SLOUCHO is eccentric. Behind the mask, the Ireland-born-and-bred musician has quite a unique way of looking at dance music. Without taking things too seriously, his sound is both introspective and extreme, a little on the nose, and almost always falls into the same category of ‘silly but serious’ club music.
Plucking inspiration from CloudCore, a tight-knit online music community and record label zeroing in on uptempo dance-pop tunes to the sound of Two Shell or the likes, SLOUCHO’s sound often combines wistful pitched-up vocals and a bassy undercurrent, surely in a realm of its own. With the recent launch of his new platform for forward-thinking, leftfield dance music, OUCH!!, the Dublin-based producer is now focused on curating live shows with a twist, and with just a handful of releases under his belt, he’s grown a beloved fanbase in just a short few breakthrough years.
We’ve asked SLOUCHO to select 10 of his favourite dance-pop bangeers currently on rotation right now. Check them out below.
This track is so wild and probably one of the best examples of what I’m trying to achieve with the SLOUCHO sound, something that’s fun and doesn’t take itself too seriously but absolutely goes off in the club. There are some pretty out-there sound selections and some odd bar lengths that keep the arrangement evolving and interesting over the four minutes.
I’ve been rinsing this tune in any warm-up slots I’ve been playing – it’s actually very simple once you identify all the elements in it, but they’re all used so tastefully with some really nice vocal looping and sonic choices and a really progressive arrangement that’s mixed to perfection.
With warm and fuzzy intro chords, this track has an instant calming and nostalgic feel like a deep album cut, slowly departed from as the chords are replaced by off-kilter vocal chops, digi bleeps and distorted 808s morphing into a mutant club track for the silly hours.
This song is another North Star for me production-wise, simple and to the point, no fluff. Expert sound selection, weird sample processing mixed with synth leads and choppy vocals. All of this somehow feels like a pop song from another dimension.
With dreamy chords, manipulated vocals that feel familiar even on first listen, and a tastefully minimal beat, this song gets off to a great start – all of these elements are developed and contorted over the course of the track with deep bass hits and sawtooth synths carrying the low end. A perfect progressive dance track that can be mixed seamlessly.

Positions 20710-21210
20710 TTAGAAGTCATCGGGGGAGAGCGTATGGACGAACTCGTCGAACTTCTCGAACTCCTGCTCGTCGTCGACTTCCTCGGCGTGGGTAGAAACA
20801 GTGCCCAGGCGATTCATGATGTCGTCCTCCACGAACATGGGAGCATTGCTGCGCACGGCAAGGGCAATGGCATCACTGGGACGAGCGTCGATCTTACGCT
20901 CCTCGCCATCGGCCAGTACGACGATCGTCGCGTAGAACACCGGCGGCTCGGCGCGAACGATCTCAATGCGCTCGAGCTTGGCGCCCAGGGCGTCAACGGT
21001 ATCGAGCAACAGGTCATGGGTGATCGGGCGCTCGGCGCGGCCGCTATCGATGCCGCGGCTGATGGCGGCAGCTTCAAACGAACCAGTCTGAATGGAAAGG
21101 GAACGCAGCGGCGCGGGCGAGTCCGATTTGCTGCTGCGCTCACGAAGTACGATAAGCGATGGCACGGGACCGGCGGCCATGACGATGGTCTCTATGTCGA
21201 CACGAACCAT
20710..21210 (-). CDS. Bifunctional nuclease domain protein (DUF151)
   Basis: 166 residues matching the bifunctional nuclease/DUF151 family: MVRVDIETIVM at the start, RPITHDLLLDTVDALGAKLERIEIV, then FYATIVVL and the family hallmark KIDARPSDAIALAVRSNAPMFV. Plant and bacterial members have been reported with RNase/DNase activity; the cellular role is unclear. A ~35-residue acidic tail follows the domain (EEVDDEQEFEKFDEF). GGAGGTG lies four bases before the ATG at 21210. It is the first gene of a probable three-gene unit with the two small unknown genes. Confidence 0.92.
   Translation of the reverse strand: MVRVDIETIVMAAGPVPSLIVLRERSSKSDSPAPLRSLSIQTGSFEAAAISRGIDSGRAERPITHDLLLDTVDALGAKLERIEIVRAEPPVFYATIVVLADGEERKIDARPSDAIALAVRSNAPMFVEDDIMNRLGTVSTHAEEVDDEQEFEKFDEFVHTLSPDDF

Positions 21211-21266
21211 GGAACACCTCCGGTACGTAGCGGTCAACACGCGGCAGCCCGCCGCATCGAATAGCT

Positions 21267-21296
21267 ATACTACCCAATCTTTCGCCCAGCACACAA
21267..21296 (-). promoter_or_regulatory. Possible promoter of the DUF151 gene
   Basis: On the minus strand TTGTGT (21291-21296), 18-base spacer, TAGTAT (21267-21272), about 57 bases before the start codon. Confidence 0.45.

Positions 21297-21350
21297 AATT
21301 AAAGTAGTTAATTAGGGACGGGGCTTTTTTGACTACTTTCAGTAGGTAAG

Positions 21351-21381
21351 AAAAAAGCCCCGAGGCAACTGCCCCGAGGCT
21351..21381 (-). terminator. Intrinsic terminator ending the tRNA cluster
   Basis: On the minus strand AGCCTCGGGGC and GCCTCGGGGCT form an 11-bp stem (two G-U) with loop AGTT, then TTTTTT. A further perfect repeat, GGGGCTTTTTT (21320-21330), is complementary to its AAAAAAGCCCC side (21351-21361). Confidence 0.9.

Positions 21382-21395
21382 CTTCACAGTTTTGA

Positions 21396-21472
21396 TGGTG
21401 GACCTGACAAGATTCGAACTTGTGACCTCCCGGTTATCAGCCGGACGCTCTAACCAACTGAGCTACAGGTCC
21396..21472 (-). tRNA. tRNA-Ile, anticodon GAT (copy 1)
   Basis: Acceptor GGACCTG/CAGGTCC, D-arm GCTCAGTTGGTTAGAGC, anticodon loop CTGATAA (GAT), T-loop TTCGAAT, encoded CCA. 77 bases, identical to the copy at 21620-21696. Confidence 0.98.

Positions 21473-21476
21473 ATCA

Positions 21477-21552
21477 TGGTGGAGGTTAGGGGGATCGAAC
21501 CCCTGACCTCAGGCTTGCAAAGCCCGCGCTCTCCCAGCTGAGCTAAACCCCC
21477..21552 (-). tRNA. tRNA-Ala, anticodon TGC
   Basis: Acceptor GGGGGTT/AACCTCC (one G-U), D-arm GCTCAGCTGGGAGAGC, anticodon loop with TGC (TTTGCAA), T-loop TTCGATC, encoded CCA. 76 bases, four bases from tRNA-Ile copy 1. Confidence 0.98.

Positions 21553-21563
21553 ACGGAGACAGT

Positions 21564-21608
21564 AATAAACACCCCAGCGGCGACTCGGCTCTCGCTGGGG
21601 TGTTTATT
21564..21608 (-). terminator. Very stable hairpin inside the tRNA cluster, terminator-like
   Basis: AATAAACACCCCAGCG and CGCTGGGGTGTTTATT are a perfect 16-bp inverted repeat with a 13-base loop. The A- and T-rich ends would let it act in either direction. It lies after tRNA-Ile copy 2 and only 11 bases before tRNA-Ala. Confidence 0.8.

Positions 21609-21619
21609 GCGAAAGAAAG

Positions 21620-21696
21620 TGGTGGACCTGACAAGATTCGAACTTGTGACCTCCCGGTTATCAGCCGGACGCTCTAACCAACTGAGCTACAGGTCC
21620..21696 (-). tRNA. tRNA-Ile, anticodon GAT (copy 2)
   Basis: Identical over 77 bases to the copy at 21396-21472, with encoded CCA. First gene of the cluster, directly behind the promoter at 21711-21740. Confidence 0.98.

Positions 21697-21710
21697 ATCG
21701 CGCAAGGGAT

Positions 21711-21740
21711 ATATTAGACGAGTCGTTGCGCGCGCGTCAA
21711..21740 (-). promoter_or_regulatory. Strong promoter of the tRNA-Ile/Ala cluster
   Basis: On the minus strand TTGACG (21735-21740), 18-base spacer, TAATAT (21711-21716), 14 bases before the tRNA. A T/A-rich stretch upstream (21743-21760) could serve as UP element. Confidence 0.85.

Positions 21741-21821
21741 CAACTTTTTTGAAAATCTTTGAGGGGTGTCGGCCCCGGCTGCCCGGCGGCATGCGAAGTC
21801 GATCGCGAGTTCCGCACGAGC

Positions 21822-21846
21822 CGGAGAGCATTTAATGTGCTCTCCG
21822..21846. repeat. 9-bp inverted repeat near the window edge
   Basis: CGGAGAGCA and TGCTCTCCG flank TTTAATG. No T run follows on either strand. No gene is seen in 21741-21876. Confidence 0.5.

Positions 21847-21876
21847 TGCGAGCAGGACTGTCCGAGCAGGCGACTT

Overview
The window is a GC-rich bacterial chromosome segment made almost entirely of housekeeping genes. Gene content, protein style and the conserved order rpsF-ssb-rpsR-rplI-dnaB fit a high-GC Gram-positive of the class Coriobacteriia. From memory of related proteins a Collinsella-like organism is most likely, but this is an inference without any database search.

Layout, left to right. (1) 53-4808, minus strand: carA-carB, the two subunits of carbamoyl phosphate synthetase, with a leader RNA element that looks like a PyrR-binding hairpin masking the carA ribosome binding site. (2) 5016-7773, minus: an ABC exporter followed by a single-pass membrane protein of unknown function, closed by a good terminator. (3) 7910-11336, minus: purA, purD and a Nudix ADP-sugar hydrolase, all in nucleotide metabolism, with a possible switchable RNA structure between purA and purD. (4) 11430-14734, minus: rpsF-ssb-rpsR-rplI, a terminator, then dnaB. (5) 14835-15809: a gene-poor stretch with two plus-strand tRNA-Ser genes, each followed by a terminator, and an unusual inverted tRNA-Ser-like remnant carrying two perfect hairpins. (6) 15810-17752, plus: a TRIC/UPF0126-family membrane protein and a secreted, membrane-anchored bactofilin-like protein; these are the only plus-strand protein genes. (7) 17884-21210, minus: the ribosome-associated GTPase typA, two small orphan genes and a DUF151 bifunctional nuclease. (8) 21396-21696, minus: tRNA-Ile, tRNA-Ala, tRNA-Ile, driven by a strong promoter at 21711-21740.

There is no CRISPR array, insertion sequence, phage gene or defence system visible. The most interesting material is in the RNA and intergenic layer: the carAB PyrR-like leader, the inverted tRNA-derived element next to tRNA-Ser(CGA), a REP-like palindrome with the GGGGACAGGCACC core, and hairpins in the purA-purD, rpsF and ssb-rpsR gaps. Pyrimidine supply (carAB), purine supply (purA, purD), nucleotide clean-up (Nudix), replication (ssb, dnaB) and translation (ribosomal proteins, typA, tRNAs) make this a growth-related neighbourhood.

Gazzi is an incredible producer, borrowing from the best parts of pop music in his melody and chord choices and fusing them with infectious loops and sonics to create nostalgic dancefloor anthems. The Spanish Overmono!
A perfect club edit. I’ve heard this chune played out a few times and it goes off every time. While respecting the acapella, Mullholland manages to infuse it with deep wobbly bass hits, noisy hats, squeaky effects and futuristic synths all in service of bringing an oldie into contemporary dance culture.
This track is a straight up banger, I’ve been really into mixing 808s with sawtooth LFO bass to give an extra dimension to the low end. Secret bit of trivia: all of the vocal elements apart from the lead vocal part are sampled from a Blender tutorial that was playing on YouTube by accident when I was making the song, I like to embrace randomness and let my ears be the ultimate judge. If it sounds good then I don’t really care where it came from.
Something that Parallels always nails are chords and vocal chops. This track is no different, there are so many different vocal chops all processed, pitched, looped and arranged to give a really smooth transition between sections. All of this breaks into an edit of ‘Call Me’ by Tweet for a minute, and then back to a club anthem using a classic garage beat with contemporary percussion and sonics.
A high-tempo, pop-infused club banger. I’ve been a big fan of Plus One’s production ever since his hip hop days, something I think gives him an advantage now that he’s in the dance sphere. His taste when it comes to vocal samples and mixing makes his tracks instantly recognisable. With this track, he creates a seven-minute loopy number that never gets repetitive, the sonics always changing and developing while never getting in the way of the bassline and melody.
Gemma Ross is Mixmag’s Assistant Editor, follow her on Twitter
Written by: Tim Hopkins